A recent Fair Work Commission decision has reinforced the risks associated with making derogatory comments in the workplace and the importance of employees keeping any negative perceptions of other staff to themselves.
In Louise Nesbitt v Dragon Mountain Gold Limited (U2014/285), Commissioner Cloghan was satisfied Ms Nesbitt had not been unfairly dismissed within the meaning of s 385 of the Fair Work Act 2009 (FWA).
Ms Nesbitt, was employed as a bookkeeper and accidently forwarded a text message to her boss referring to him as a ‘complete d**k’. The message was intended for her daughter’s boyfriend who had been contracted to conduct plumbing work at her office.
Whilst Ms Nesbitt immediately apologised to her boss and tried to convince the Commissioner that it was her sense of humour to exaggerate and the comment was a ‘light hearted insult’, the Commissioner considered it was a hurtful and unpleasant appraisal of her employer, especially in light of their longstanding employment relationship.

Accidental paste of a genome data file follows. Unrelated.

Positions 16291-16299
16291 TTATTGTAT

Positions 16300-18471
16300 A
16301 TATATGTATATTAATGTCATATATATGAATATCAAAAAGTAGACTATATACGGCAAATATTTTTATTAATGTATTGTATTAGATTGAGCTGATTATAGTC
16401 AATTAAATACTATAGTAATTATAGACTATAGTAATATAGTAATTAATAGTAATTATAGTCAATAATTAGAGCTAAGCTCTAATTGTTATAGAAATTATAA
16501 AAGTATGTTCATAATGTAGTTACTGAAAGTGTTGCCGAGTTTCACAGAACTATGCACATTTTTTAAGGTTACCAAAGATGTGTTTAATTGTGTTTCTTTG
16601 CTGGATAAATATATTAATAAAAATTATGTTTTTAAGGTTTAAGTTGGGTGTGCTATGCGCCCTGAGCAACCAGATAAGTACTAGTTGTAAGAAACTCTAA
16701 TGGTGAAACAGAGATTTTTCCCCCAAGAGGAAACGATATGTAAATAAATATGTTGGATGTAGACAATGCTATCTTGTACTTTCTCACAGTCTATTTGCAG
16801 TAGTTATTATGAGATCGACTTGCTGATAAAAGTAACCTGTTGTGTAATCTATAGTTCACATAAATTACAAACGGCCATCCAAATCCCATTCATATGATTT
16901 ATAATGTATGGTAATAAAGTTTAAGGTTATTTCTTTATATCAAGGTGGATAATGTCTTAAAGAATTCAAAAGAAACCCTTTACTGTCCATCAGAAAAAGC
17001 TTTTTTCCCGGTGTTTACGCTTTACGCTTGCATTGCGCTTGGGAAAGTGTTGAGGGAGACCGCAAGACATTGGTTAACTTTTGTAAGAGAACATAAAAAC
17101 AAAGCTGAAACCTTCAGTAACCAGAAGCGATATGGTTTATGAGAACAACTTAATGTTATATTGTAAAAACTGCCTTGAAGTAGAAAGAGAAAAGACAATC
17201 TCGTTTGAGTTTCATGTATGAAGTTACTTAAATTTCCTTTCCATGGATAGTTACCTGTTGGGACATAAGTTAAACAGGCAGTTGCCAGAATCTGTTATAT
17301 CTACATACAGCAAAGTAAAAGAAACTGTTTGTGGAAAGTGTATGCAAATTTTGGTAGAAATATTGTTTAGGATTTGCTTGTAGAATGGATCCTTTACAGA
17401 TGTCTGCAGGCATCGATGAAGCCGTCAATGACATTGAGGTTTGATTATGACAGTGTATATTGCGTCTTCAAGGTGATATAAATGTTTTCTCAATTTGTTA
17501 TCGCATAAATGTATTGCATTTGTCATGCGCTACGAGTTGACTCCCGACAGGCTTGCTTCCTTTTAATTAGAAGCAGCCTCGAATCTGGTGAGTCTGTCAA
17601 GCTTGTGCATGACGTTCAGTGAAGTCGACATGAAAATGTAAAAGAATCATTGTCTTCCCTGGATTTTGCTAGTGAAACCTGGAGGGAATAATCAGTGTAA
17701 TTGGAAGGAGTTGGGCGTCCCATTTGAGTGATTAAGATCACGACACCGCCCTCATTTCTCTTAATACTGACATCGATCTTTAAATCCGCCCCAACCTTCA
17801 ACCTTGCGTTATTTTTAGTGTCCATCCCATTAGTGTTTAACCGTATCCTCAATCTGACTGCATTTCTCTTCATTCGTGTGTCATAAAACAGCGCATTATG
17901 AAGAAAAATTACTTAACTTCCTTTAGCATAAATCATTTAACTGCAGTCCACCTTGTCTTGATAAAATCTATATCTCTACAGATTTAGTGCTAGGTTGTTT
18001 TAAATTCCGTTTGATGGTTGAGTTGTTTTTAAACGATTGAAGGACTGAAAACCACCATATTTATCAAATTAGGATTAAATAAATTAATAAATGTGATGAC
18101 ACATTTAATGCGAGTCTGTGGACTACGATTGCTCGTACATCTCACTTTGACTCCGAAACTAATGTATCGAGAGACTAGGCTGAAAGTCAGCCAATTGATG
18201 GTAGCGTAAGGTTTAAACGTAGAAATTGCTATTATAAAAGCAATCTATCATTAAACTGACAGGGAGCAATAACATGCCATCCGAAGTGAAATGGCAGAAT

He was satisfied that Ms Nesbitt’s employer believed that the conduct was serious enough to justify dismissal immediately.
Lessons to be learnt
Section 385 of the FWA sets out the requirements for an employee to prove that their dismissal has been unfair. The dismissal must be:
(a) harsh, unjust or unreasonable; and
(b) not consistent with the Small Business Fair Dismissal Code; and
(c) not a case of genuine redundancy.
It is important that employers consider these requirements prior to terminating any employees’ employment. If you need any assistance with such matters, please contact our employment team.
For employees, this is a also a timely reminder that people’s perceptions regarding offensive conduct differ, and it is essential to be mindful of this when conducting yourself within a workplace. It is also important to be mindful of any Code of Conduct in place in your workplace.